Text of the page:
Something to Believe In? Faith in Fantasy Fiction

John C.

After a long day’s wielding their swords in pitched battle or employing the immense power of sorcery to defeat their opponents, knights and warlocks alike can reflect upon a force greater than themselves...In a genre where the vivid detail of world building is essential, and where the fight between good and evil still generally forms the basis of the narrative, faith matters in Fantasy fiction.
Many Fantasy novels embody an Anglo-Saxon or Medieval belief system, drawing upon European history and culture to portray the tension between pagan or Norse gods and a single god, as Christianity expanded, squeezing out older forms of worship. In longer works, there is space for a variety of religious forms to be contrasted. In some novels, this is central to the plot, in others, religion provides merely a cultural backdrop.
Most recently, monotheistic religions, such as Islam, have been the bedrock for world building in epic sword and sorcery battles as Fantasy moves beyond a Euro-centric view. The genre is also embracing a more diverse and global outlook by using polytheistic faiths from Medieval times to inspire the creation of vibrant fictional universes drenched with fascinating myths and legends. Whatever historical period and location is chosen for inspiration, Fantasy authors are increasingly asking themselves, "What, if anything, do my characters believe in?"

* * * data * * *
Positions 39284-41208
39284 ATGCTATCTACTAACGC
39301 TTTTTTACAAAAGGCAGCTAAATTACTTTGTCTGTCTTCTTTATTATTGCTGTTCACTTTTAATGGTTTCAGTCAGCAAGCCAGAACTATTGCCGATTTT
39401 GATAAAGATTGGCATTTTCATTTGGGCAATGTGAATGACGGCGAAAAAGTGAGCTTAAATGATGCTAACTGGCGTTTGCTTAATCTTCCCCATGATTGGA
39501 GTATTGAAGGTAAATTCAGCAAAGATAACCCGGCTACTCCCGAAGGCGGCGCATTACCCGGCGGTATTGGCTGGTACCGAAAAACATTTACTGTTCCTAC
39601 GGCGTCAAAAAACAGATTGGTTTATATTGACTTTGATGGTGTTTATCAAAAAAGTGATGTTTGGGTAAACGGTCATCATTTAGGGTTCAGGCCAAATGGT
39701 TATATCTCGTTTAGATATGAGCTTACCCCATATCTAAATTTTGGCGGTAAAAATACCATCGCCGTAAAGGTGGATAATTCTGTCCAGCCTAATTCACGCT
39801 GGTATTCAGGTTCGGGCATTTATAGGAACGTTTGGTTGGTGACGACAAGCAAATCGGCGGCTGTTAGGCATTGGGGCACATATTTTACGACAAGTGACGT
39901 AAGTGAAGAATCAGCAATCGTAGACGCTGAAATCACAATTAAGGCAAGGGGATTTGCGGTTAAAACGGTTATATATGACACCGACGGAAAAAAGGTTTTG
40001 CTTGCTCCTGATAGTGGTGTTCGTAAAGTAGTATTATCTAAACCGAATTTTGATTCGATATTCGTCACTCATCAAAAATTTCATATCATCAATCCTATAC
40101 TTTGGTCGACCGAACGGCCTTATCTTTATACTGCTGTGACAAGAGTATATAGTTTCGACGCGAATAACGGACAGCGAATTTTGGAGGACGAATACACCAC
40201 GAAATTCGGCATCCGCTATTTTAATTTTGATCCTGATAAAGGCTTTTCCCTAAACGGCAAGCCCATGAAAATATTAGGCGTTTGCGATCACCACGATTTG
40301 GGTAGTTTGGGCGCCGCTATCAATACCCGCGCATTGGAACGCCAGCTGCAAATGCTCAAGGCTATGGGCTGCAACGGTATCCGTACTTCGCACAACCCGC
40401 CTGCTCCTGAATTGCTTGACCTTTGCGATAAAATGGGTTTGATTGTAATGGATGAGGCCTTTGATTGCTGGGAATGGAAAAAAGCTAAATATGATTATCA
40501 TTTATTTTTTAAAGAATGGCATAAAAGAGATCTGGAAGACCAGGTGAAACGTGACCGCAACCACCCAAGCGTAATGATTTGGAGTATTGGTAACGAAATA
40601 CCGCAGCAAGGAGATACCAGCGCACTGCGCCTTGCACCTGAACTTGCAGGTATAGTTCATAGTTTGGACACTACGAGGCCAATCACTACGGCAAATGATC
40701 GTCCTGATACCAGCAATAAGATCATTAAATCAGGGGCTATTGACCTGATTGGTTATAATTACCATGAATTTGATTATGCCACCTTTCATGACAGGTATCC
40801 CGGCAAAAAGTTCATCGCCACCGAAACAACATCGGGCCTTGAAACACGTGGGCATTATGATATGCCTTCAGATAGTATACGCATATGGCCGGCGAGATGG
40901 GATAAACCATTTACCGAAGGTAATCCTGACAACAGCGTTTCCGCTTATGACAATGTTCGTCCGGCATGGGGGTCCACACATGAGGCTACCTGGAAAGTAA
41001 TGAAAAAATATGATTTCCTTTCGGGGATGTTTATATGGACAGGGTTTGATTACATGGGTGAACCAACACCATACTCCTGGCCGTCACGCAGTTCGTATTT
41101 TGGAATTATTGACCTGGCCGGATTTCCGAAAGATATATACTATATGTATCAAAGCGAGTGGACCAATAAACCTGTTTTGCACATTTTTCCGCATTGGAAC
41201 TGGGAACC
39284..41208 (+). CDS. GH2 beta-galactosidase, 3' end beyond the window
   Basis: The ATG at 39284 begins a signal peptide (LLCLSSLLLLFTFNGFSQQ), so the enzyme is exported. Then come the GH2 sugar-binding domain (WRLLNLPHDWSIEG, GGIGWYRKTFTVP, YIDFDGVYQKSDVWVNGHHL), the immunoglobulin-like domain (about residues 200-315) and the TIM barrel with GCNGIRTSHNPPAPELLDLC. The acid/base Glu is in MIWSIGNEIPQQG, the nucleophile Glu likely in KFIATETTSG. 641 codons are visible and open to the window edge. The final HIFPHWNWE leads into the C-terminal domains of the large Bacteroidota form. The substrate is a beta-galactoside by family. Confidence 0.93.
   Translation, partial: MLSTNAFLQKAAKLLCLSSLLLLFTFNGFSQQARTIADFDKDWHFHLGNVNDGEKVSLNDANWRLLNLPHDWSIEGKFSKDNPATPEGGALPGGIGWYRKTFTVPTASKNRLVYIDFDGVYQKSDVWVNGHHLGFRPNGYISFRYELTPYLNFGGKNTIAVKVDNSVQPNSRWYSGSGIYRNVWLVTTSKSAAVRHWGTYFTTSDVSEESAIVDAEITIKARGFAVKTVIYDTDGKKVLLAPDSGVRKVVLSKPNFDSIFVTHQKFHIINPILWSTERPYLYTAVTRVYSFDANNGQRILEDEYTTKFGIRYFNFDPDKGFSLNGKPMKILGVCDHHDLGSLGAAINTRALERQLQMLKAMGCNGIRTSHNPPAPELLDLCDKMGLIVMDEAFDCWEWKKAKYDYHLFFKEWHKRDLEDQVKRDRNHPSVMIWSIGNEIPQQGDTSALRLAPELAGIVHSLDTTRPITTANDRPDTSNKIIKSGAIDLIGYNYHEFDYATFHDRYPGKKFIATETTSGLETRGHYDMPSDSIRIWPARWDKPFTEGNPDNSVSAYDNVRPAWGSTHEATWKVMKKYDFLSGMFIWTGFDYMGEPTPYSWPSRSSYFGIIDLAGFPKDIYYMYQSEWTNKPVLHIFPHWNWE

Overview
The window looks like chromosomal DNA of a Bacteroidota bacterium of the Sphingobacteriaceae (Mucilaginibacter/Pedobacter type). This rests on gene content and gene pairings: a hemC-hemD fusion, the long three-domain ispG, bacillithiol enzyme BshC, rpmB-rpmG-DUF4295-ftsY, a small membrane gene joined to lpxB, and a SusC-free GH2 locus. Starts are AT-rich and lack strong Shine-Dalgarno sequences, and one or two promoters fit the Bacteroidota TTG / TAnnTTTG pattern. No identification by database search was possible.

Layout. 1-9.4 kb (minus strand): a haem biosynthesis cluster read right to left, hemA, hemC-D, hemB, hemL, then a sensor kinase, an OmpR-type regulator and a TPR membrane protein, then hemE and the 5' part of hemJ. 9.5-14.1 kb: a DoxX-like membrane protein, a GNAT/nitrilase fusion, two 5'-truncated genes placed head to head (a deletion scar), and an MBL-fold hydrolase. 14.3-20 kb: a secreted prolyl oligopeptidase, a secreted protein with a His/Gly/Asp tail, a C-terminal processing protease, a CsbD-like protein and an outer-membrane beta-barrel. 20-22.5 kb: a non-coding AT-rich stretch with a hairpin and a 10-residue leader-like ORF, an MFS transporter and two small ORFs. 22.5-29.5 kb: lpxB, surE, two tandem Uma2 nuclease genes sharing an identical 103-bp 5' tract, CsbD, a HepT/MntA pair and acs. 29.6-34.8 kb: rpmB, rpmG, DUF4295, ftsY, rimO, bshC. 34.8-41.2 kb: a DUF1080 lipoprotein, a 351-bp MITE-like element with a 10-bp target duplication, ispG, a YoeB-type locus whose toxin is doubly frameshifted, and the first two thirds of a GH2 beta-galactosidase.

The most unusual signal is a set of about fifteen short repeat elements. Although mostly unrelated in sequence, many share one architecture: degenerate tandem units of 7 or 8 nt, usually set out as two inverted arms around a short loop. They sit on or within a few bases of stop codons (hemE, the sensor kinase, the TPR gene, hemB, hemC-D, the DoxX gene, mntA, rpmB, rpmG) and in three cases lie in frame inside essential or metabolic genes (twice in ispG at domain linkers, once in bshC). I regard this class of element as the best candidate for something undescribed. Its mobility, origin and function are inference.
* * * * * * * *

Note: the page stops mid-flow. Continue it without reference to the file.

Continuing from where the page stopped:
In the Game of Thrones series from George R.R. Martin, the 'old gods' referred to are not fully differentiated with distinct identities. The North, including house Stark, hold to the old gods, but other than that, we know very little about them. Other houses are pledged to the new gods, who are individually named, giving hints of the characteristics each embodies, such as the Mother, the Maiden, the Stranger, and the Warrior. There is a pagan feel here, but it is developing into an established religion supporting the state.
These ‘new gods’ (referred to as deities but open to interpretation as the Seven Faces of the One God) are co-opted into a system that resembles a Christian church with septas, septons, and even missionaries gathered around their leader, the High Sparrow. Due to its sheer length, the Game of Thrones series has the space to present all stages of development in religion simultaneously. This is very unusual for Fantasy, where writers tend to have only one faith present in their fictional universe.

Read the entire article in the November 2021 issue of InD'Tale magazine.

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